73 FLRA No. 68
DEPARTMENT OF THE TREASURY
THE COMPTROLLER OF THE CURRENCY
November 14, 2022
Before the Authority: Ernest DuBester, Chairman, and
Colleen Duffy Kiko and Susan Tsui Grundmann, Members
- Statement of the Case
In a merits award, Arbitrator Elliot H. Shaller found that the Agency violated the parties’ collective-bargaining agreement and Title VII of the Civil Rights Act of 1964 (Title VII) by not granting the grievant a hardship transfer. In a remedial award, the Arbitrator determined that the grievant failed to mitigate damages and therefore limited the time period for which the Agency was liable for backpay. The Union filed exceptions to the remedial award on nonfact and contrary-to-law grounds. Because the Union does not demonstrate that the award is deficient on either ground, we deny the exceptions.
- Background and Arbitrator’s Award
The grievant lived in Orange, Texas and worked as a bank examiner in the Agency’s New Orleans, Louisiana field office (New Orleans office). This position required the grievant to travel several times a year from Orange to the New Orleans office, and to banks in Mississippi and Alabama to participate in bank examinations. As a single mother, the grievant began to experience childcare issues due to work travel. Consequently, she began working a part-time schedule in 2018. Then, in January 2019, the grievant requested a hardship transfer (transfer) from the New Orleans office to the Agency’s Houston, Texas field office (Houston office). The Agency denied the transfer alleging a “lack of an appropriate opening and business need in the Houston office.”
The Union filed a grievance on February 5, 2021 alleging that the Agency violated the parties’ agreement and Title VII when it denied the transfer. In a merits award, the Arbitrator found that the Agency violated the parties’ agreement when it denied the transfer. The Arbitrator also found that the denial violated Title VII because it was unlawful retaliation for the grievant’s past protected activity, in which the grievant filed an equal-employment-opportunity complaint related to alleged timekeeping issues. The Arbitrator directed the parties to submit supplemental briefs addressing “what, if any, remedial relief should be awarded.”
On October 31, 2021, the Arbitrator issued a remedial award. In the remedial award, the Arbitrator determined that the Agency’s retaliatory denial of the transfer was an unjustified and unwarranted personnel action that caused the grievant to suffer a withdrawal or reduction of pay and benefits. In determining the amount of backpay to which the grievant was entitled, the Arbitrator noted an email from the grievant’s supervisor stating that the grievant “would return to full-time status if [the grievant] were able to work [in] the Houston . . . [o]ffice.” The Arbitrator concluded that if the Agency had granted the transfer, the grievant would have resumed a full‑time schedule in the Houston office. Therefore, the Arbitrator found that the grievant was entitled to backpay for lost wages from working part-time in New Orleans as opposed to full-time in Houston.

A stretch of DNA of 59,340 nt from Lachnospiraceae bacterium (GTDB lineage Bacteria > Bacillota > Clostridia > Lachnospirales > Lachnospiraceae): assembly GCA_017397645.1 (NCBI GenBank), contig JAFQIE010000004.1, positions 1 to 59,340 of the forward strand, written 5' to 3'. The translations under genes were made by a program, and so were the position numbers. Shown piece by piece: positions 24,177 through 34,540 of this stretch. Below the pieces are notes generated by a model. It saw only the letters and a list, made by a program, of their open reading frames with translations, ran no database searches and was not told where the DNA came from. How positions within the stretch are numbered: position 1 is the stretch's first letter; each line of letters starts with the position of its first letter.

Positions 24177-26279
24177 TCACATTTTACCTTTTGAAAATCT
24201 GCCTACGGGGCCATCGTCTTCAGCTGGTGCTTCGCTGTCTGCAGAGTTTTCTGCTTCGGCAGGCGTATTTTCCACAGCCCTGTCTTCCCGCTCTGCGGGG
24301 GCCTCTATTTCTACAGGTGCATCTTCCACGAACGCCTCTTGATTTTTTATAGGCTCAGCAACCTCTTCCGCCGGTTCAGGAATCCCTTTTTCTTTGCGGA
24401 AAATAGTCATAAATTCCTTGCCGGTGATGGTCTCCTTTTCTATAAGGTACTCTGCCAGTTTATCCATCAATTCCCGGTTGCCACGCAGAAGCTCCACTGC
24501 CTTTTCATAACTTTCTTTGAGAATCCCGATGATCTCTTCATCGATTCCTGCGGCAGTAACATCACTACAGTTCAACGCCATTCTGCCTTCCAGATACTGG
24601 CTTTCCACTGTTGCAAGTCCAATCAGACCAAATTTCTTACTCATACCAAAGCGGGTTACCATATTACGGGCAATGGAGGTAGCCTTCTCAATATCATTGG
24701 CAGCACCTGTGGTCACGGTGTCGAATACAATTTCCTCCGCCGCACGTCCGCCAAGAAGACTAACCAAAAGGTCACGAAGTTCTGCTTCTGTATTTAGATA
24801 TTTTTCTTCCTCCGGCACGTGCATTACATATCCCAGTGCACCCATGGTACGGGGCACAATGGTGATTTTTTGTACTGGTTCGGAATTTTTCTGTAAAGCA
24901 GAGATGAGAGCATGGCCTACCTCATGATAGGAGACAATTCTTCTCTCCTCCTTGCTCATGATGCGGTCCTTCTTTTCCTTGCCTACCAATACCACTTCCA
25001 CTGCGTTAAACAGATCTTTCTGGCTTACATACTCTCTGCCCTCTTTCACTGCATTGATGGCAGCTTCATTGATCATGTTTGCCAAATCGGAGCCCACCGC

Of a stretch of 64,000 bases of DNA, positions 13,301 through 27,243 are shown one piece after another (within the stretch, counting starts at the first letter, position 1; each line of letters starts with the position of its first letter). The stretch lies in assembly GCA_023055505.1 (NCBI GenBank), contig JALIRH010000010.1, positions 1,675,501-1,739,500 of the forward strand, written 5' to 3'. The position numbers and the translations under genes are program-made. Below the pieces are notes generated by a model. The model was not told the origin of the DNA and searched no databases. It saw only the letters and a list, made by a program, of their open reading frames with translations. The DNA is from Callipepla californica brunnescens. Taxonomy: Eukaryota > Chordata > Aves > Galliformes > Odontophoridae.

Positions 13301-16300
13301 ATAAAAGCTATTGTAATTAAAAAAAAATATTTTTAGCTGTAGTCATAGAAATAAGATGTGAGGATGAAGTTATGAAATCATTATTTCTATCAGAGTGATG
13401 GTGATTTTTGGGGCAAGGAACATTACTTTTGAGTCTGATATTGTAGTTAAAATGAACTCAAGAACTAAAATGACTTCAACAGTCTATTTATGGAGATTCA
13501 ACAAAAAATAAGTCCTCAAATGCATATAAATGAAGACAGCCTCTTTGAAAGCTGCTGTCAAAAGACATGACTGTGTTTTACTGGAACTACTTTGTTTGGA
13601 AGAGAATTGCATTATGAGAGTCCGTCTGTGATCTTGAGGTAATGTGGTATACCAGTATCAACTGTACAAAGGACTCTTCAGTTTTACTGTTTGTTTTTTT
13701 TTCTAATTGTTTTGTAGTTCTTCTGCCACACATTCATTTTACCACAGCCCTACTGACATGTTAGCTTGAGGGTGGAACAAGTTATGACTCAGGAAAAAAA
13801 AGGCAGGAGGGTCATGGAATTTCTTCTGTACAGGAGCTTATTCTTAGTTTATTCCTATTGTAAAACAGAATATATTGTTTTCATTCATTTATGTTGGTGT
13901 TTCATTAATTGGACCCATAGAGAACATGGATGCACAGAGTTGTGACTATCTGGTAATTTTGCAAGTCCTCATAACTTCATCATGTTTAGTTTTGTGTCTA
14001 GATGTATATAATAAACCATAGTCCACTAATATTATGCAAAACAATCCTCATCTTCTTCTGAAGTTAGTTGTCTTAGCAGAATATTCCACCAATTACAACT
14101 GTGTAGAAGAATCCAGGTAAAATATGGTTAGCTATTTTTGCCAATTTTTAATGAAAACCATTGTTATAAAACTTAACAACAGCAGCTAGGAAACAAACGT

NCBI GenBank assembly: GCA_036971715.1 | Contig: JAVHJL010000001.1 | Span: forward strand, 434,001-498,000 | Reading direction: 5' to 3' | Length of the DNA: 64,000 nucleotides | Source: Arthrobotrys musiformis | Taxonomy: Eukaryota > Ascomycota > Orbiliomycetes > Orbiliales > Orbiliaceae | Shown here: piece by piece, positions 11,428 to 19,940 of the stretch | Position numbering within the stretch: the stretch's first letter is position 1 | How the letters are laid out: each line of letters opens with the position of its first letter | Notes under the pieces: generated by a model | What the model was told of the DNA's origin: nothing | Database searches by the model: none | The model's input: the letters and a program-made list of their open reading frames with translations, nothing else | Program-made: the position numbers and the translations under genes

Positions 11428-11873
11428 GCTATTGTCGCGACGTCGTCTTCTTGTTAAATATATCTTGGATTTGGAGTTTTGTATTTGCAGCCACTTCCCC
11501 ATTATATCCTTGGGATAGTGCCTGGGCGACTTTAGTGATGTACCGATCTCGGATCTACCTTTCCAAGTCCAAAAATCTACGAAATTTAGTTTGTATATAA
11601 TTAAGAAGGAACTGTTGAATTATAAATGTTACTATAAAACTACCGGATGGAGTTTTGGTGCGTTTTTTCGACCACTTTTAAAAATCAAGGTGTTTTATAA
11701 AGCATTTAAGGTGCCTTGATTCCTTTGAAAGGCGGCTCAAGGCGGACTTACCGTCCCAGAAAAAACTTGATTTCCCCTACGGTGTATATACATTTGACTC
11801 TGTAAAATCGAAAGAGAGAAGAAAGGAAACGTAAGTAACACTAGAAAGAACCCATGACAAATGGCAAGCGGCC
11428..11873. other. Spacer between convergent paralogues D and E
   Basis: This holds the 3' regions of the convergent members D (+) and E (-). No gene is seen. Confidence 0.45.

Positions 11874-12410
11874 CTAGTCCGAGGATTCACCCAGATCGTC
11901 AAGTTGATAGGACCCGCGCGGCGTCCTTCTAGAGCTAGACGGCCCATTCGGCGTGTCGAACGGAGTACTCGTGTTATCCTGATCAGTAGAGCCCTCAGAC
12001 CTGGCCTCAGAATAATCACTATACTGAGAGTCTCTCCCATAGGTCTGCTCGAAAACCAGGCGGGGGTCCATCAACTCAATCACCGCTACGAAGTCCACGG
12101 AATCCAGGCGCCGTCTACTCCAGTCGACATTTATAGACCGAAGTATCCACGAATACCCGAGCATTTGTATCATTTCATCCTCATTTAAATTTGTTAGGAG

However, because the Agency instituted a maximum telework policy in March 2020 in response to the COVID-19 pandemic (pandemic), the Arbitrator found that the grievant could have, but did not, return to a full‑time schedule by utilizing maximum telework. Based on these findings, the Arbitrator concluded that the Agency “sustained its burden” to establish that the grievant failed to mitigate damages because “[o]nce [the g]rievant could have performed [the bank examiner] duties [at home] as a result of the telework policy . . . , switching back to a full-time schedule would have been a ‘reasonable effort’ to [mitigate].” Based on his conclusion that the grievant failed to mitigate her damages, the Arbitrator limited the grievant’s backpay to the period of January 2019 to March 2020 – the period between when the Agency denied the transfer and when the grievant started teleworking.
The Union filed exceptions to the award on November 30, 2021, and the Agency filed an opposition on December 22, 2021.
- Analysis and Conclusions
- The award is not based on a nonfact.
The Union argues the Arbitrator’s conclusion that the grievant failed to make reasonable efforts to mitigate the damages is based on nonfacts. To establish that an award is based on a nonfact, the excepting party must show that a central fact underlying the award is clearly erroneous, but for which the arbitrator would have reached a different result. However, disagreement with an arbitrator’s evaluation of evidence, including the weight to be accorded such evidence, does not establish that an award is based on a nonfact. Additionally, the Authority will not find an award deficient based on the arbitrator’s determination of any factual matter that the parties disputed at arbitration.